Five stories that had the art world talking
THE TRUMP EFFECT
Only time will tell if Donald Trump can make protest art great again. But in a year when many blue-chip artists were inspired to express dissent but failed to create work that seized the public’s imagination, people on the streets came through. A day after the president’s Jan. 20 inauguration, the Women’s March drew a record number of demonstrators to Washington, D.C., and a total of more than 4 million in cities around the world. Many carried handmade signs (reflected by a spike in January sales at America’s arts-and-crafts stores) and many wore pussyhats, the knitted pink cap that was inspired by a crass Trump boast and became the lasting symbol of an event that helped inspire a record number of women to run for public office. Many other anti-Trump demonstrations and works of art would follow, but as New York Times art critic Holland Cotter wrote: “If art can be defined as form shaped by the pressure of ideas, beliefs, and emotions, the Women’s March might be seen as the largest work of political performance art ever.”
A RECORD SALE
Jesus, that once humble carpenter, is suddenly the art world’s richest trophy. Last month, following tense bidding during an auction at Christie’s in New York City, a small painting of Christianity’s central figure sold for $450 million, making it by far the most expensive work of art ever sold. Salvator Mundi, created circa 1500, is one of only about 20 paintings in the world credited to Leonardo da Vinci, and no others are in private hands. But the buyer, who was first identified as an obscure Saudi prince, then the Saudi crown prince, then Abu Dhabi’s ministry of culture, may want to scrutinize the purchase closely before that city’s branch of the Louvre museum puts it on display. Not all experts accept that Salvator Mundi is a genuine Leonardo, given that the portrait is more primitive than his previously known works. In 1958, it was sold for just $125, and as recently as 12 years ago, it was attributed to one of Leonardo’s students.
THE PEOPLE’S CHOICE
Yayoi Kusama is a proving to be a visionary in more ways than one. Plagued by hallucinations since childhood, the Tokyo artist seems to have foreseen the rise of mobile phones and social media way back in 1965, when she installed her first Infinity Mirror Room. To step into one today is to enter a glowing, candy-colored environment perfectly tailored for selfies, as Kusama-mad crowds in four U.S. cities could attest. A retrospective that gathered six of the artist’s infinity rooms traveled from Washington, D.C., to Los Angeles to Seattle this year, drawing 160,000 visitors at the Hirshhorn Museum and forcing 150,000 Angelenos onto a waiting list just hours after tickets for its Broad museum engagement went on sale. Two new infinity rooms that debuted at a New York City gallery in the fall allowed visitors a minute alone in each installation, resulting in four-hour-long lines. Kusama, who’s 88 and has lived in a Tokyo mental hospital since 1977, is still working, and still on the rise.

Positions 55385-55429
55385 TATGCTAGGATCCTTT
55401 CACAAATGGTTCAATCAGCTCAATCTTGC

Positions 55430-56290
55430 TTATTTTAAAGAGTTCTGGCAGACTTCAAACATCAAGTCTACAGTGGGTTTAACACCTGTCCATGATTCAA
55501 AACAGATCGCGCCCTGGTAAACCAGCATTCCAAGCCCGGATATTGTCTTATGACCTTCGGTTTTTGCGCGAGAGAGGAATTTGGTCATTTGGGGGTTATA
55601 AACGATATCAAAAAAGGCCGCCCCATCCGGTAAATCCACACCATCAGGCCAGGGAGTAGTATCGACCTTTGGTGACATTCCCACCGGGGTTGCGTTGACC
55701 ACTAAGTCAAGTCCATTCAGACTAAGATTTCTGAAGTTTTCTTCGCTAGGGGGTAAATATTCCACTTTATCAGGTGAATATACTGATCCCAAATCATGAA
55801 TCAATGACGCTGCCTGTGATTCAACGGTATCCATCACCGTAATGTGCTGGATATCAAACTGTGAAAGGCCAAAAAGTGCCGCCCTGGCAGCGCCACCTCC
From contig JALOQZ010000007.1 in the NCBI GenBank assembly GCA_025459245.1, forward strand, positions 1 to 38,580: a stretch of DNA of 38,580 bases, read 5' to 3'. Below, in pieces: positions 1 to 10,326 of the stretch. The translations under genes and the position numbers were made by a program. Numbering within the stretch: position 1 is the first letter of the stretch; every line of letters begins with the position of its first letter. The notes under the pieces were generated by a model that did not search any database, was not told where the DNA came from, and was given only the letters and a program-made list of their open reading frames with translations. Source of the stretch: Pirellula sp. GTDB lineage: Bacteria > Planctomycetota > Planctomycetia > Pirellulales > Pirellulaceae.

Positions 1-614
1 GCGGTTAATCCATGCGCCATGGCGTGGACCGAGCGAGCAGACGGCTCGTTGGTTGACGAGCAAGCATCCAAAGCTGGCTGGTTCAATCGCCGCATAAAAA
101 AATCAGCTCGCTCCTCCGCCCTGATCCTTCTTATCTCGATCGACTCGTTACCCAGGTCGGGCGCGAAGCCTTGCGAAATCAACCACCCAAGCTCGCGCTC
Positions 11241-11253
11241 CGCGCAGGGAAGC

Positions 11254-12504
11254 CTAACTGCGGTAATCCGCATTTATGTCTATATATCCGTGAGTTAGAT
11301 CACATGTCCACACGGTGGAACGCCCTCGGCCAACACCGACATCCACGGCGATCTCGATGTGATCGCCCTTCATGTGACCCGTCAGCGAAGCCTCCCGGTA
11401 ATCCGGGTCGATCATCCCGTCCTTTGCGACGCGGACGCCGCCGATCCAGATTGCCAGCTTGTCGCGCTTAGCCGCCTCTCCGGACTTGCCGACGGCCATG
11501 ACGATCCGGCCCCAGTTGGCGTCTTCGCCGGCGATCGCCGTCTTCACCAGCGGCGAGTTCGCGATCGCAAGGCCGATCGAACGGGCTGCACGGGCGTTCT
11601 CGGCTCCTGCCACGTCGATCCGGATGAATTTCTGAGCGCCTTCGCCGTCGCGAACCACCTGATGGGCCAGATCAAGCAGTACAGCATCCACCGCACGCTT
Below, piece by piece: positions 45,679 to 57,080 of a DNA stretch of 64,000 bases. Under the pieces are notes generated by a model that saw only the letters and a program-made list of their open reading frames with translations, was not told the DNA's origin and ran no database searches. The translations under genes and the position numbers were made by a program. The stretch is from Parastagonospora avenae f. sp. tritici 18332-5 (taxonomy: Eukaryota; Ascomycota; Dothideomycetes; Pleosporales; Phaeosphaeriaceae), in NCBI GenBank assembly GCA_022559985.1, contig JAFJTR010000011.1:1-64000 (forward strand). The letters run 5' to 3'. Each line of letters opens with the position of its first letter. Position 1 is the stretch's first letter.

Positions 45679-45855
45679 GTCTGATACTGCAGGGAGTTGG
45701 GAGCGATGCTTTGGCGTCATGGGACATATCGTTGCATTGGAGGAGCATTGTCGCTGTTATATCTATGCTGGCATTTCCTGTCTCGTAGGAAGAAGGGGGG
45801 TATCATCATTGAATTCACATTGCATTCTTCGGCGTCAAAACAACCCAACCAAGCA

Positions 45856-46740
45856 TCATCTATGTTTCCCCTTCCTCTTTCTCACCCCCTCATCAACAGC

A NEW MEDIUM
A headset, it turns out, can be a great canvas, as virtual reality emerged this year as a medium of enormous promise. Dozens of artists took tentative steps forward with Tilt Brush, a Google program—now available on consumer-grade VR headsets—that allows users to paint on air in three dimensions and lets viewers step inside. But Jordan Wolfson created a very different kind of VR experience for the Whitney Biennial, shocking many museum visitors who donned goggles to experience a two-minute spectacle called Real Violence, in which a bat-wielding young man beats another human figure to a pulp on a city street. On the opposite coast, movie director Alejandro Iñárritu won far broader praise for Carne y Arena, a VR experience in which the viewer steps into a nighttime desert landscape to witness a clash between migrants and U.S. border agents. The possibilities appear to be endless.
A NEW BARRIER
Maybe there’s one ideological line a contemporary artist can’t cross. Many of Dana Schutz’s peers howled in protest when a new work by the celebrated painter debuted at the Whitney Biennial in March. Open Casket reinterprets a famous photo of the battered face of black teenager Emmett Till after the 14-year-old was beaten and fatally shot by white men in 1955 Mississippi. The disturbing original photo, once published, helped galvanize the civil rights movement, and Schutz, who’s white, said she had created her abstracted version of the image in an act of empathy. That wasn’t enough for 28 artists who signed a petition demanding that the painting be destroyed because no white artist should be allowed to exploit the violence visited on a victim of white racism. Schutz immediately promised she’d never sell the painting, and some black artists defended her. But that didn’t prevent protesters from trying to halt a Schutz retrospective at Boston’s Institute of Contemporary Art, by which time art’s boundaries, arguably, had already been redrawn.